With my sister going to university, we both agreed that it would nice to have a small fridge in the room she’ll stay in. Something small and low noise with enough space to keep a drink (or something like that) cold.

Subcold Classic4

There are many options out there, from proper refrigerators with a lot of space, to very small ones where we can only fit a 33ml can. We ended up getting a Subcold Classic4, which has enough space to store 6 cans inside or “4 litres” of space and should be enough for what she’ll use it for.

I should mention that there are other very similar mini fridges and that this isn’t the cheapest one available. I paid £39 GBP on Amazon UK, (same price on eBay UK, but refurbished costs £30 on the brand’s store) there’s also the AstroAI Mini Fridge 4 Litre that currently costs £34. I didn’t have time to wait for the delivery, but on Aliexpress we can find alternatives like the VEVOR 10L Mini Fridge which looks nice and costs £40 (also a little bit larger) or a very similar copy of the Subcold Classic4 for just £34, although I don’t know if it works as well. Anyway, my point is, there are many similar products to choose from.

Among the reasons we picked the Subcold was its ability to cool and heat up. Another thing that caught my attention was the ability to run from a USB port. I wasn’t sure about how well it would do on that mode, but it’s nice to be able to run it with a powerbank. I think some of the others can also do this as long we have the cable, but they don’t promote it or include the cable. They’re usually sold as something that needs to be plugged into the wall or a car’s 12v socket.

The fridge:

This thing is so simple that there isn’t much to say about it, but a few points:

  • It’s small. A quick, not very accurate measurement: 25cm long, 26cm tall, and 18cm wide.
  • Everything is made of plastic. Probably one of the reasons why it’s so light.
  • The door is kept in place with magnets, so that bit that looks like a handle doesn’t really do anything. To open the door, pull the side towards you.
  • The power cable is plugged at the back. There we’ll also find a switch with 3 positions: cold, off, and hot. There are 3 “openings” for air flow (there’s a fan inside).
  • At the top there’s a handle to pick it up and 4 rubber feet in the bottom. That’s it.
  • Inside there are two shelves. One on the door and one almost at the top of the fridge. Both are small (so is the fridge) and removable.
  • It doesn’t seem to be very well insulated, but it works.
  • The fan is very quiet, but we can definitely hear it, especially when running at higher power/connected to the wall socket. USB mode is much quieter.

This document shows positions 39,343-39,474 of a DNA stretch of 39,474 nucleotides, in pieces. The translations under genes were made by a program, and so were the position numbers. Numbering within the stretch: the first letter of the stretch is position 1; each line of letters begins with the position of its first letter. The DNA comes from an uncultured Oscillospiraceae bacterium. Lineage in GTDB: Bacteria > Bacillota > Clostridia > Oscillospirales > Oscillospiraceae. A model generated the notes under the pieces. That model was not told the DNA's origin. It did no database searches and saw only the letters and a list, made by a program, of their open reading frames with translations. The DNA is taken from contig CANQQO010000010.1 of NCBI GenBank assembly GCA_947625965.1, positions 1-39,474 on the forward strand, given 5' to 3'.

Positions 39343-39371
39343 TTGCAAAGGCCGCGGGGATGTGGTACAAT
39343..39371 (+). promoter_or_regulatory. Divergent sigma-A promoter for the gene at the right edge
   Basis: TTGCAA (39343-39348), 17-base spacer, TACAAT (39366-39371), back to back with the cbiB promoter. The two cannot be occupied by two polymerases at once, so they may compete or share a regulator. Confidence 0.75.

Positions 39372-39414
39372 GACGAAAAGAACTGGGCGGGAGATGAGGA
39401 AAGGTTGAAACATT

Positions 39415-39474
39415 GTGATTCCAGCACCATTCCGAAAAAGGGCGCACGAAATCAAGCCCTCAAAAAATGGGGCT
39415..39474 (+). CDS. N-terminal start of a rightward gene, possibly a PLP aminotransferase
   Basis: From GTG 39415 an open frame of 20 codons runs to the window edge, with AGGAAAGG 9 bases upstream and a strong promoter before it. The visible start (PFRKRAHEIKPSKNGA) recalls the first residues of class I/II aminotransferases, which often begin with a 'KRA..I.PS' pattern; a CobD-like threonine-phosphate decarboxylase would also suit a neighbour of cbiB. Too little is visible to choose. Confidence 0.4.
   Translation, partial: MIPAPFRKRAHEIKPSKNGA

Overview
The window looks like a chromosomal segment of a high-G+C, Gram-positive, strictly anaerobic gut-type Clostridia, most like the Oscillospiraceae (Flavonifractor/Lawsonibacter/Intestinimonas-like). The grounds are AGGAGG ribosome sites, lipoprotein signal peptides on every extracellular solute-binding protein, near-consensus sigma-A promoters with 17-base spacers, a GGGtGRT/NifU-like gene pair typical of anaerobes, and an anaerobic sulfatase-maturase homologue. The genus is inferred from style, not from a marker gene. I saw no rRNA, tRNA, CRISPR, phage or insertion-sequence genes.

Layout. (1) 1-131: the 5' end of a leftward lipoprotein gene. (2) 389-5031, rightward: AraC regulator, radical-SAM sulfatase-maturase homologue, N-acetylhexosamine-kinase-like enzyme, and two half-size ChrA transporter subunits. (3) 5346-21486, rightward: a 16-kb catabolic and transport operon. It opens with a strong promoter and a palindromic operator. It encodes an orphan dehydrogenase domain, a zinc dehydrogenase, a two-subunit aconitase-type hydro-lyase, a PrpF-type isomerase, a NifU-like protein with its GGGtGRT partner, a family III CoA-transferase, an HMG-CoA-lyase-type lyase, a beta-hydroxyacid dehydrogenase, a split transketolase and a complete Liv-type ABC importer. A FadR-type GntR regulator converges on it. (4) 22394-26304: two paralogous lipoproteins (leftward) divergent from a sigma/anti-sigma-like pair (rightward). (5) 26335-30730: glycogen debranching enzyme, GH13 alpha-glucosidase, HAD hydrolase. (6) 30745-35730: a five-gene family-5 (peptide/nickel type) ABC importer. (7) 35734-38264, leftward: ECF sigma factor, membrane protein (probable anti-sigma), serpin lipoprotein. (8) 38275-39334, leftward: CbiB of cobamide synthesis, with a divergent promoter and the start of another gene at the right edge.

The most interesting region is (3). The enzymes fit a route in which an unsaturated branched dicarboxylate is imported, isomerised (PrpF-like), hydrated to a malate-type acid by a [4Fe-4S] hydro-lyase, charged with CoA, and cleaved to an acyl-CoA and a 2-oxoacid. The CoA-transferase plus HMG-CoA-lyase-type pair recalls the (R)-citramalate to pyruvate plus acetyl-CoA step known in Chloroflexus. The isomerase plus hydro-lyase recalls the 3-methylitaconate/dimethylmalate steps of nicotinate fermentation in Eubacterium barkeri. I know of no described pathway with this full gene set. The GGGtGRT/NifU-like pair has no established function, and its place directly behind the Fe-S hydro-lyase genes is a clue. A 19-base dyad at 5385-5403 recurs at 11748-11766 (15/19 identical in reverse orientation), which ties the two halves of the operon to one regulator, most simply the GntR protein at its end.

• It runs continuously. No pauses after reaching a certain temperature (that I noticed).
  • This model comes with a USB-A cable and the wall adapter (UK in my case).

Regarding the noise, how audible it is will depend on what’s around the fridge, how close we are to it, and if we’re easily annoyed by these low noises or not. It’s probably not something I’d want to have next to my bed, but it’s probably fine a few meters away.

I’ll just say that they probably could have done better. The fan seems to be similar to what we can find on a computer tower and those can be pretty quiet. I’m not going to upgrade it, but yeah, it could be better.

How does it work?

This fridge (and the alternatives linked above) doesn’t use a compressor or refrigerants like a normal fridge. Instead, it uses a thermocouple.

Wikipedia has a good explanation of how it works[a], but essentially there’s a plate and when power runs through it, heat is transferred from one side of the plate to the other, making one side very cold and the other very hot. When you’re using it in cooling mode, the cool side makes the inside of the fridge cold, while the other side gets hot and is cooled with a fan on top of a heat sink. (I assume that the hot mode uses the same system, but in reverse.)

The main limitation of this method of cooling is that how well it performs depends on the ambient temperature. Their claim is that it can get 18ºC below ambient temperature (or 10ºC on ECO/USB mode) or between 45-65ºC on hot mode.

Measuring the temperatures

These are not very accurate tests and I tested it on hot days (for London, at least). The room temperature was between 24 and 26ºC (31ºC outside, no air con, windows closed because of a fire nearby… not ideal).

I used 4 thermometers that are accurate-ish (“+/- 0,5%”), 2 to measure the temperature inside and 2 to measure ambient temperature. I ignored decimal points and rounded the temperature to nearest number (average of both probes).